Matching Items (3)
- All Subjects: Creative Project
Throughout history humans have had to adapt to changing conditions in order to survive. Food shortages are one of the major pressures that have shaped past populations. Because of this, the human body has many physiological adaptations that allow it to go extended periods of time consuming little to no food. These adaptations also allow the body to recover quickly once food becomes available. They include changes in metabolism that allow different fuel sources to be used for energy, the storing of excess energy absorbed from food in the forms of glycogen and fat to be used in between meals, and a reduction in the basal metabolic rate in response to starvation, as well as physiological changes in the small intestines. Even in places where starvation is not a concern today, these adaptations are still important as they also have an effect on weight gain and dieting in addition to promoting survival when the body is in a starved state.
Disclaimer: The initial goal of this project was to present this information as a podcast episode as a part of a series aimed at teaching the general public about human physiological adaptations. Due to the circumstances with COVID-19 we were unable to meet to make a final recording of the podcast episode. A recording of a practice session recorded earlier in the year has been uploaded instead and is therefore only a rough draft.
Physiological Adaptations to Blindness: Current Review of How Human Senses Are Impacted Upon the Onset of Blindness
The goal of this paper is to describe the current understanding of how a human’s remaining senses are affected by the onset of blindness through physiological adaptations. The main focuses of this paper stem around the brain and how it adapts to blindness through mechanisms such as neuroplasticity. This paper will explore the increased acuity of both tactile and auditory processing as well as spatial navigation resulting from the onset of blindness. This paper will also explore the enhanced ability of the blind to echolocate as well as the mechanisms of homeostasis that underlie this ability. Finally, this paper will report on the lack of enhancement for the senses of taste and smell in humans after the onset of blindness and possible reasons why there are no observed increases in potential. It is the hope of the writers that this paper will cover the current state of knowledge on the phenomenon of adaptations resulting from the onset of blindness to such an extent that this information can be presented in a podcast format later on.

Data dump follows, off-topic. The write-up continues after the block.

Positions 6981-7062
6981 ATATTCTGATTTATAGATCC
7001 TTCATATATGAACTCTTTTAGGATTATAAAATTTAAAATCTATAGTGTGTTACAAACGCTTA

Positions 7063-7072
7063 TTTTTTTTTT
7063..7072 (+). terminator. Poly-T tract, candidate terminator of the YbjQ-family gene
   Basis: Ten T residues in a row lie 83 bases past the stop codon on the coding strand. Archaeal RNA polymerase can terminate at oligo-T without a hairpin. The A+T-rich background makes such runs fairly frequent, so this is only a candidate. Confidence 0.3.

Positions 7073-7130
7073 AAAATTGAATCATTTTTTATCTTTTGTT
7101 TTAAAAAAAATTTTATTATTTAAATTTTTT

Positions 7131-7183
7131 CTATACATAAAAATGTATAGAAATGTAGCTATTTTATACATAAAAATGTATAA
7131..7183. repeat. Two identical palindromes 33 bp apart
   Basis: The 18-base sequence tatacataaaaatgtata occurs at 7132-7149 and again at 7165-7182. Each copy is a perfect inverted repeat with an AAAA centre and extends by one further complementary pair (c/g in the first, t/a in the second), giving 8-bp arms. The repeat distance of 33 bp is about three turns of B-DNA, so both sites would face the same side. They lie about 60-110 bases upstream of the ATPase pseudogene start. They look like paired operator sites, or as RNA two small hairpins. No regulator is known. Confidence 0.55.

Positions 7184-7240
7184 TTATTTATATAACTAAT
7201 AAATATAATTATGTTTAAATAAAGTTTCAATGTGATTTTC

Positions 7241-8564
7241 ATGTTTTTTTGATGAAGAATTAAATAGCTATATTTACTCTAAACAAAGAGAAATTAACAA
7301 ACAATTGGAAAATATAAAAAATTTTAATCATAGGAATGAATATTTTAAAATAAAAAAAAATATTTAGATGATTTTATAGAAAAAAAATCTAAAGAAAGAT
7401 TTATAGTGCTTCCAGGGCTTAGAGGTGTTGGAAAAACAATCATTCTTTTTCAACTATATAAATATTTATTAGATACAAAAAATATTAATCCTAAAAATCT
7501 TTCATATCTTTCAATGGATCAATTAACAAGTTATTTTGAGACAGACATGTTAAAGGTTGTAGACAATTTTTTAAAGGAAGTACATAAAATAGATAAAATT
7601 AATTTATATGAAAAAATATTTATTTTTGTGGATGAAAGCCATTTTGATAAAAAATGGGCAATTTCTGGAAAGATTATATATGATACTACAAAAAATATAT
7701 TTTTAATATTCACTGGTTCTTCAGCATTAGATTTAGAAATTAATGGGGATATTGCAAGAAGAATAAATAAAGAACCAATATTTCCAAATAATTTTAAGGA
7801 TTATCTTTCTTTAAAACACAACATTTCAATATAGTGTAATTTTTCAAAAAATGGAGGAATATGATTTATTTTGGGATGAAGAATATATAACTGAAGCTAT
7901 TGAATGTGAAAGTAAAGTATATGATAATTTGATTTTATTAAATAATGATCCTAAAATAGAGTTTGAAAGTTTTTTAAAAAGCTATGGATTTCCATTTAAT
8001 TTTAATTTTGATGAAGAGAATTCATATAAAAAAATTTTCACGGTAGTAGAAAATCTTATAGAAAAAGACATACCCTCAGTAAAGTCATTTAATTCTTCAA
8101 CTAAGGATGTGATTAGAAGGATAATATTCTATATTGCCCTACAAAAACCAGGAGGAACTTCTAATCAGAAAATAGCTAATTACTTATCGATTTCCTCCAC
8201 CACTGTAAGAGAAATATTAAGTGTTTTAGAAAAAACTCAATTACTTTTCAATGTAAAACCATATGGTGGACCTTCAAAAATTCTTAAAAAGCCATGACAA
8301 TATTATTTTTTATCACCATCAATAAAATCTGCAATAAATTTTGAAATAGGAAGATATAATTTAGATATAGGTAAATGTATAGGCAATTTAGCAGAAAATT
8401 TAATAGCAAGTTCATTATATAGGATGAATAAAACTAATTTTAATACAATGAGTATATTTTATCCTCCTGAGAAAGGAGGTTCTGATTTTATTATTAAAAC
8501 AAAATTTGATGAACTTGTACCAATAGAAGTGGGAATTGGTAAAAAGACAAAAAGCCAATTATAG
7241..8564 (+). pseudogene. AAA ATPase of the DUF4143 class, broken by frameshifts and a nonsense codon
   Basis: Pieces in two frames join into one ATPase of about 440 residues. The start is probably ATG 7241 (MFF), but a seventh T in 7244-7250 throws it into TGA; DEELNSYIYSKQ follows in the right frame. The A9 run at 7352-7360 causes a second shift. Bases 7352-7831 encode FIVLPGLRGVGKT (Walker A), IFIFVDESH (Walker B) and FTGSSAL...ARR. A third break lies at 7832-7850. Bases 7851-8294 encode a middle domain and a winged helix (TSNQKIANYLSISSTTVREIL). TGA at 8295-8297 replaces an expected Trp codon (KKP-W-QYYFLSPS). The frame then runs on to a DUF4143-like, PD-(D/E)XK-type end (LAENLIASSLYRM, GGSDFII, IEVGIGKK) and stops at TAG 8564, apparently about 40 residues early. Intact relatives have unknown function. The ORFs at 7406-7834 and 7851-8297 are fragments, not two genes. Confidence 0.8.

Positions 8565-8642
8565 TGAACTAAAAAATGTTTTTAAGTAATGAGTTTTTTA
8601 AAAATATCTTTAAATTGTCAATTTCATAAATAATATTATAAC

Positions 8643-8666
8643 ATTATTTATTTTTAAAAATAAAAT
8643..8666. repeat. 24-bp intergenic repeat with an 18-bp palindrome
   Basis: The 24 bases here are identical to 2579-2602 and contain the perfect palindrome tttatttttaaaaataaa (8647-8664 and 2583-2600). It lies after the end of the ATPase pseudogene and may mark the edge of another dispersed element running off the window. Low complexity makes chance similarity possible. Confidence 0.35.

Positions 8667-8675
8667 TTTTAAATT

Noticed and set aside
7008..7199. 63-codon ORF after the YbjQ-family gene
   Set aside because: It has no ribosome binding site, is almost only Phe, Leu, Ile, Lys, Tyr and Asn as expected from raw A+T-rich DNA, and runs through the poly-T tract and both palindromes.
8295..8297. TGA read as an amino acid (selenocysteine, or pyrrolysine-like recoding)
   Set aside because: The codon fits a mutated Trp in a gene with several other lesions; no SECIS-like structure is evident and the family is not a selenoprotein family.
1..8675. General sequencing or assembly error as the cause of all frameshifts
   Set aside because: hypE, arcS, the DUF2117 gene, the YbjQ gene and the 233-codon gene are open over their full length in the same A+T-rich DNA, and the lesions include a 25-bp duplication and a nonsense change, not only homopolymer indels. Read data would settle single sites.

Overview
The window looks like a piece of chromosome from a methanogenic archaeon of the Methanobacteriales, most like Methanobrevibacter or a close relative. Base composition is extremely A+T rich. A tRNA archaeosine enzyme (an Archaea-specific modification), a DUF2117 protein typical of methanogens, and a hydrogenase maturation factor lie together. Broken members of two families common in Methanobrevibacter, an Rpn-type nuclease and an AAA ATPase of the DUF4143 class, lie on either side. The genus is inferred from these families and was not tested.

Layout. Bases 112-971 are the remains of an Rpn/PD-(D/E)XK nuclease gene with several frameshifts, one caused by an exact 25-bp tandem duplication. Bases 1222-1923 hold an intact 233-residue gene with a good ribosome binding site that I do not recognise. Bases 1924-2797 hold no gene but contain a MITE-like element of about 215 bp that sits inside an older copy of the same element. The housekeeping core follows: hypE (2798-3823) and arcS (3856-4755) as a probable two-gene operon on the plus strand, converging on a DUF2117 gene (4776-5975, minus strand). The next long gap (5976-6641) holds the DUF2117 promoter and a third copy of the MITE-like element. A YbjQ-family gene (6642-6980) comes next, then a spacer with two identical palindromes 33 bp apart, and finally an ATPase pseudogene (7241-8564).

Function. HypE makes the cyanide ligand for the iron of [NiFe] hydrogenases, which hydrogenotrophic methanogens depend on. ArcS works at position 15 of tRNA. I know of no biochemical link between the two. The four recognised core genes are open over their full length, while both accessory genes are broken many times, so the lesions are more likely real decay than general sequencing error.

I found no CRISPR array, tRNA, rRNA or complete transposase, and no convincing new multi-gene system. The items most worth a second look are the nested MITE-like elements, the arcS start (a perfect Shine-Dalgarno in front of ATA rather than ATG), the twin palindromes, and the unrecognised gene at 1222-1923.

Disclaimer: Due to the COVID-19 global pandemic, the final outcomes of this project were impacted and limited. Therefore, the rough draft practice podcast session has been uploaded to accompany the written thesis portion as final recordings could not be recorded at this time.
The purpose of this project was to discuss the physiological effects of isolation on the human body and how the body adapts. Through reviewing stories and studies of social and perceptual isolation, the adaptations of the human mind are detailed. This project explores the experiences of prisoners, sensory deprivation tanks, cave explorations, as well as studies involving monkeys and carpenter ants. The adaptations witnessed include hallucinations, increased mortality, anxiety, agitation, altered sense of time, delayed response, and lowered blood pressure. Knowing the factors surrounding the isolation experience is crucial to understand the presenting adaptation methods. These factors include duration, voluntary or involuntary participation, mental strength, and the restriction level of the isolation.
DISCLAIMER: Due to the unexpected COVID-19 pandemic, the attached podcast is a draft recording in lieu of the final recording